“The COI noted that ensuring the safety distance is the responsibility of the vehicle commander of the Land Rover. In this case, the Land Rover ended up in a position that was less than the required safety distance from the Bionix,” said Dr Ng.
Four seconds after the Land Rover had stopped, the Bionix started to reverse as part of the extrication drill ordered by the Bionix vehicle commander, in response to the shots. As it did so, the Land Rover was initially not in its path.
The COI found, however, that the Bionix had “drifted” while reversing, leading to the driver making a slight steering correction. This brought the Land Rover into the path of the Bionix.
According to the COI, no mechanical problems were found with the Bionix’s steering equipment.
Almost immediately after the Bionix started reversing, the video recordings from the Land Rover’s front-facing camera show the Third Sergeant rear guide “gesturing at the Land Rover to move away and then pushing the mic of his helmet closer to his mouth”.
The COI found that the rear guide issued stop commands into the intercom of his helmet set when the Bionix started reversing and did so repeatedly. The intercom is the rear guide’s only means of communication with the other crew members in the Bionix.
However, the Bionix continued to reverse.
The video recording of the interior of the Land Rover cabin showed the Captain trainer tapping Liu and signalling him to reverse the Land Rover. From the beeping sounds, it also indicated that CFC Liu did engage the reverse gear.
Both the trainer and Liu shouted and gestured with their hands for the Bionix to stop. The trainer also attempted to reach for the handset of the radio set to communicate with the Bionix crew.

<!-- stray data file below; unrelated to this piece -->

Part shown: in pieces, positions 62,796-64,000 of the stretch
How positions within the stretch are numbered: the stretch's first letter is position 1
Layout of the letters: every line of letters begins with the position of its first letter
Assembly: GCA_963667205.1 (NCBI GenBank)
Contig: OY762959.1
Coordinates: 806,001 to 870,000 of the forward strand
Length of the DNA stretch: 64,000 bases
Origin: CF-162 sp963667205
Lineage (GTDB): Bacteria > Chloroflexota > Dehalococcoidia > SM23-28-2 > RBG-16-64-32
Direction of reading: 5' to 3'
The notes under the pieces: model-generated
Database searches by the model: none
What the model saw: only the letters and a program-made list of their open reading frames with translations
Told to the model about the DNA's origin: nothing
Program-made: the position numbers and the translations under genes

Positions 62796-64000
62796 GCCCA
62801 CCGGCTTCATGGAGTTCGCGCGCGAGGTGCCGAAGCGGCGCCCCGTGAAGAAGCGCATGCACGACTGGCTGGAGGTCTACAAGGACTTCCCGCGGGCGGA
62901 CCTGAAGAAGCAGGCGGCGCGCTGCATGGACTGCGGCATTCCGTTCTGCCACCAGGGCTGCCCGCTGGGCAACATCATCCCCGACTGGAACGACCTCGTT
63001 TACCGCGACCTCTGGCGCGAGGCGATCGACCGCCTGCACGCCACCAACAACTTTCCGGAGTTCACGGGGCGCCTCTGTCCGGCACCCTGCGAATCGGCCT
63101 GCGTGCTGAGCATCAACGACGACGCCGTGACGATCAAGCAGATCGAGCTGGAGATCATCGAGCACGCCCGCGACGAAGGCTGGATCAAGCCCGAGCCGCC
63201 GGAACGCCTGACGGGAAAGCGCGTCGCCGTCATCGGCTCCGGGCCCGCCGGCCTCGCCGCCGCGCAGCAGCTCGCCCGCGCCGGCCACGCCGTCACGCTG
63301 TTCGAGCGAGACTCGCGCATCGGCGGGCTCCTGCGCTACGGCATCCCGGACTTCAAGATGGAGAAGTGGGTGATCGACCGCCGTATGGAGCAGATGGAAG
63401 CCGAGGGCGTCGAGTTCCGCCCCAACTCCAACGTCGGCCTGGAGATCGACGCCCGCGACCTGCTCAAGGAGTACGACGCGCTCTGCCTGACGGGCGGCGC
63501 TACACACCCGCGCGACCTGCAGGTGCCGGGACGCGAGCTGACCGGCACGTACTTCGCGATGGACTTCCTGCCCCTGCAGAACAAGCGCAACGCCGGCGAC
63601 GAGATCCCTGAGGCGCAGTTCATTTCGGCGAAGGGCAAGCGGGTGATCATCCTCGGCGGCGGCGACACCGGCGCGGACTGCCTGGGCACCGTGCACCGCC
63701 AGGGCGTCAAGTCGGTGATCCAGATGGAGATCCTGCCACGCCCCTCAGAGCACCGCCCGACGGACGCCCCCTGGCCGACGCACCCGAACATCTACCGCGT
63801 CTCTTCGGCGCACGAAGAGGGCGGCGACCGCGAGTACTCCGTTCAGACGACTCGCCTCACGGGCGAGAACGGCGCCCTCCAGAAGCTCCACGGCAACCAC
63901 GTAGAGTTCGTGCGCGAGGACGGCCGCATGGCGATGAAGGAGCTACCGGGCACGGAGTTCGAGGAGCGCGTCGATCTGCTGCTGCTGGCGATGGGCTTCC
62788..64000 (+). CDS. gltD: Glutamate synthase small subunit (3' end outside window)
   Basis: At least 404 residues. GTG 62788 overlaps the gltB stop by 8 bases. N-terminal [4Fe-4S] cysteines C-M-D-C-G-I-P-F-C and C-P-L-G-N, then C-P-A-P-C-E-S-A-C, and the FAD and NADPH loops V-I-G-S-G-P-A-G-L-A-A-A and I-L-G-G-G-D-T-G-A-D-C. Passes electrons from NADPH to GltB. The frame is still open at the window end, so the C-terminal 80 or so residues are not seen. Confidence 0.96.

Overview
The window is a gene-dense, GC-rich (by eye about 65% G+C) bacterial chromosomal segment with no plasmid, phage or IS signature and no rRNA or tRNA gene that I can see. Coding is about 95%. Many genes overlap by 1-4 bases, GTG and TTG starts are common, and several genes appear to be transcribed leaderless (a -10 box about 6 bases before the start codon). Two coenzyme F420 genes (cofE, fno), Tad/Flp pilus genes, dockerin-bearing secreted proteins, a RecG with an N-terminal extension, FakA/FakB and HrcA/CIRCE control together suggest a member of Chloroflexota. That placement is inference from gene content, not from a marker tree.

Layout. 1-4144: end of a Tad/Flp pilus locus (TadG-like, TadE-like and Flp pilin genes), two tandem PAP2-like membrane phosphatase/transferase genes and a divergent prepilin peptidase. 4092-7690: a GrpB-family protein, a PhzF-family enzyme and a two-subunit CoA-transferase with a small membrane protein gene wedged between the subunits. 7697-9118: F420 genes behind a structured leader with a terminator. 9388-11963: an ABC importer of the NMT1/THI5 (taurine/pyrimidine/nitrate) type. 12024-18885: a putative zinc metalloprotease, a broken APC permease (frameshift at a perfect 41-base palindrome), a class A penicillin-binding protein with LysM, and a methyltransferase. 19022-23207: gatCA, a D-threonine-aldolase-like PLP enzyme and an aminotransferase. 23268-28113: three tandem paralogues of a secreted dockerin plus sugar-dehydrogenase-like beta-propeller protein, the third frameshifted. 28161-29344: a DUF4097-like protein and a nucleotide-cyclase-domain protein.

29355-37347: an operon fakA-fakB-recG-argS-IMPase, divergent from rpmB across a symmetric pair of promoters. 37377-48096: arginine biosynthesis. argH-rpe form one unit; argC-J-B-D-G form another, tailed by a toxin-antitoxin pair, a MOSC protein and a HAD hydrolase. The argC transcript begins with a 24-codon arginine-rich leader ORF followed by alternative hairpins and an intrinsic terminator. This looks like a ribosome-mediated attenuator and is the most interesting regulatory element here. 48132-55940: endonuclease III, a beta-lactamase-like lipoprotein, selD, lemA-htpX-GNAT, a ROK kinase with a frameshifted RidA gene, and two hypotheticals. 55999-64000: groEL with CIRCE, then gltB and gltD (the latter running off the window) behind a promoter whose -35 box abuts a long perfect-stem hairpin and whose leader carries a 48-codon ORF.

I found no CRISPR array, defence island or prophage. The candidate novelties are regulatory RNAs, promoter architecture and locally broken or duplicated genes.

Approximately eight seconds after it started reversing, the Bionix collided with the Land Rover and mounted the driver’s side before coming to a stop.
The trainer could extricate himself but Liu remained trapped. Liu was pronounced dead by medical officers at around 10.35am.
“The COI was of the view that the servicemen involved had had their rest in accordance with Training Safety Regulations (TSR), and that their mental and physical states were fit for participation in the activity and did not appear to have an effect on their attention to safety protocols,” said Dr Ng.
The COI also noted that the rear guide had repeatedly given the order for the driver to stop reversing and that the intercom system was working earlier in the exercise. It has asked for an independent technical assessment report on whether the intercom system was working properly all the time.
“In parallel, police investigations, too, are also focused on the communications between the Bionix crew, and whether this was affected by the equipment. This is an important point that needs to be resolved but we will have to await the outcome of police investigations,” Dr Ng added.
Including Liu and local actor Aloysius Pang, there have been four SAF-training related fatalities between September 2017 and January this year.
At a Parliamentary sitting last May, Dr Ng said that there has been an average of one NS training-related death a year over the past two decades. He also noted that there were no training-related deaths from 2013 to 2016.